In the premiere of American Horror Story’s third season, subtitled Coven, the level of crazy that’s dished out is enormous. The episode opens with Kathy Bates playing famous serial killer Madame LaLaurie, whose attic doubles as a sadistic torture chamber for her numerous black slaves. Then there’s Taissa Farmiga’s character with the vagina of death, Jessica Lange smooching somebody to a very early grave, and the aforementioned LaLaurie dug out of her grave almost two centuries after being buried there…ALIVE. And let’s not forget Frances Conroy dressed as…I don’t even know what. “Bitchcraft” is a ridiculous episode that sets up the framework for what is most likely going to be equally as outrageous from beginning to end, yet as always with AHS, it’s oddly fantastic.
That being said, as much as I find the episode a decent opener, it is certainly not without issues. For a start, the exposition is glaring at many points, and it uses certain members of the cast (Conroy, Rabe, even Paulson) a little too sparingly considering their potential, though I’m sure that will become less of an issue as Coven continues.
Also, I find some of the show’s apparent attitudes to male characters off, as the men in the premiere are either in servitude (Spalding), tortured beyond description, rapists, or dead. I’m all for a season of female empowerment, especially with this cast, but that doesn’t mean the men in the show have to be seen in such a manner. But with my concerns aside, however, I’m mostly enthusiastic about what the rest of the season will bring.
As I said at the beginning, I can completely understand why some people’s reactions to American Horror Story are overwhelmingly negative. If the show sees an area it could get away with going to, it will go there, insanity be damned. But to some people, such a tendency to careen wildly here, there and everywhere is too much to handle. I accept that. To me, on the other hand, American Horror Story is one of the most unique shows on the air. It gets to reinvent itself every year, turning every premiere into a pilot and every finale into a series finale, and it’s one of the shows I consistently get excited about watching every week. It’s craziness that’s not good for the soul, but if it means I get to see Kathy Bates fed an immortality elixir under the belief that it’s a love potion, my soul can get tainted as much as it likes.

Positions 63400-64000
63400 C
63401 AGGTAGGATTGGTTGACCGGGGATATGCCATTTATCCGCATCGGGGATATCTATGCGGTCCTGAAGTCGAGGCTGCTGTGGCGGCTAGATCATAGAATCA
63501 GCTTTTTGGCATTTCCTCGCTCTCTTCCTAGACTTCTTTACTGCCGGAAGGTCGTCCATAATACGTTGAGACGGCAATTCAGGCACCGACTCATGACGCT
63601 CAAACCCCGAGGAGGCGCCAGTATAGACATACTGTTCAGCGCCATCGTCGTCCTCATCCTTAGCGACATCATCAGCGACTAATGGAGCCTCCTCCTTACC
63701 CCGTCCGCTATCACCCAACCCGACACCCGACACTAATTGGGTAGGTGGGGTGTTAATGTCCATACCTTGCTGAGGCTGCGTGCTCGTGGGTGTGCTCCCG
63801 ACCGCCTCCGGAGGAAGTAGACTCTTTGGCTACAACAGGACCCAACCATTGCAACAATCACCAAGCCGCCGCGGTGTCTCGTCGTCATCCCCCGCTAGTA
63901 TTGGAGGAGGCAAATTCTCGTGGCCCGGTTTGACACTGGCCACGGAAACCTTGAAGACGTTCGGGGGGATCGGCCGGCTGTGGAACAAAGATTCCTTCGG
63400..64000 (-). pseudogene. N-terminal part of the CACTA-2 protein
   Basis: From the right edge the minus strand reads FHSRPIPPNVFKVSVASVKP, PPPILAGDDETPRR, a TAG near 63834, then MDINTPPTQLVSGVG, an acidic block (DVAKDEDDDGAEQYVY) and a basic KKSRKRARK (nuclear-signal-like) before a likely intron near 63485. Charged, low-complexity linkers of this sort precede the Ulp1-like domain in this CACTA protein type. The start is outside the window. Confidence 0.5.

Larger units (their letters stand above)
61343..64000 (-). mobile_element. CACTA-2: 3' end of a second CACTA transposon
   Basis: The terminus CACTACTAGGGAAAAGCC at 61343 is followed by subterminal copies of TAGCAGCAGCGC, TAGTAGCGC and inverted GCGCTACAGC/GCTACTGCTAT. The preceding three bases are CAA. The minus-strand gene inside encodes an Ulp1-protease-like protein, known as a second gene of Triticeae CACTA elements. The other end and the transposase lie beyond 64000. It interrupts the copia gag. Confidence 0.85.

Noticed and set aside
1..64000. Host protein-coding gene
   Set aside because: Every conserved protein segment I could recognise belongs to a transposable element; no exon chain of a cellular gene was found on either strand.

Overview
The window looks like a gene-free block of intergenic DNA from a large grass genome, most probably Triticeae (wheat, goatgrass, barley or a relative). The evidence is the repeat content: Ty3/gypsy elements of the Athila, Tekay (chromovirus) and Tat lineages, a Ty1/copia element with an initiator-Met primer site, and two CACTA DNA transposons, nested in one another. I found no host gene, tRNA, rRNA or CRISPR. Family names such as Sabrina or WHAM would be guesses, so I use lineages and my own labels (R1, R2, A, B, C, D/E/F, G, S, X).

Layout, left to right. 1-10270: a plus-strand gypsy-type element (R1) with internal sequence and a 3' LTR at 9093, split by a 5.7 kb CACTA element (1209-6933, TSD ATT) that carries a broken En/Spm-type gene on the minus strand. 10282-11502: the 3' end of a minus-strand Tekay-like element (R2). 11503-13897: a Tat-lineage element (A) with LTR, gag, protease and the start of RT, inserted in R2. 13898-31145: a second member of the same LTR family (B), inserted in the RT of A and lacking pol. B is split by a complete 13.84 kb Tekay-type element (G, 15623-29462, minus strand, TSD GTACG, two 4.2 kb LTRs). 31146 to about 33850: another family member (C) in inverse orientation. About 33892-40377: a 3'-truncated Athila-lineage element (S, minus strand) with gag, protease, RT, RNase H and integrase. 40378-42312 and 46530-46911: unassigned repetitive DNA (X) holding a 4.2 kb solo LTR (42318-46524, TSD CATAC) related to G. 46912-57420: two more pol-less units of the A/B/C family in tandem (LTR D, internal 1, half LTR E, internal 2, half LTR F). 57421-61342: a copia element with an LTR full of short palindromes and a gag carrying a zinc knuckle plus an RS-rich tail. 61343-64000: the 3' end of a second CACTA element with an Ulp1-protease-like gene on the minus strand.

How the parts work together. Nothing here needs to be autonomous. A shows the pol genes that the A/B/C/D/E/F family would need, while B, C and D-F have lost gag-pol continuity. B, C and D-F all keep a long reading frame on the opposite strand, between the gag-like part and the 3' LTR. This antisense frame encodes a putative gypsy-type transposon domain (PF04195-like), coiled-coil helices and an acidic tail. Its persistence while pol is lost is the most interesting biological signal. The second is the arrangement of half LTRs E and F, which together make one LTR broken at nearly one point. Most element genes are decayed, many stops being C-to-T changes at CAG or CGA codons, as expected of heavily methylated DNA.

EPISODE GRADE: B+
GRADES FOR OTHER EPISODES I WATCHED THIS WEEK:
Once Upon a Time – “Lost Girl”: C
The Good Wife – “Bit Bucket”: A-
Revenge – “Sin”: B
Homeland – “Uh…Oh…Ah”: B+
Sleepy Hollow – “The Lesser Key of Solomon”: B+
Mom – “A Small Nervous Breakdown and a Misplaced Fork”: B-
Castle – “Need To Know”: B-
Agents of S.H.I.E.L.D. – “The Asset”: B
Brooklyn Nine-Nine – “M.E. Time”: B+
New Girl – “The Captain”: A-
Person of Interest – “Lady Killer”: B
Sons of Anarchy – “The Mad King”: B
Arrow – “City of Heroes”: B+
The Tomorrow People – “Pilot”: D+
Law and Order: SVU – “Internal Affairs”: B+
Nashville – “I Don’t Wanna Talk About It Now”: B-
The Vampire Diaries – “True Lies”: B+
Parks and Recreation – “Doppelgangers”: B
Grey’s Anatomy – “Puttin’ On The Ritz”: B
Parenthood – “Nipple Confusion”: B
Scandal – “Guess Who’s Coming to Dinner”: B
Elementary – “We Are Everyone”: A-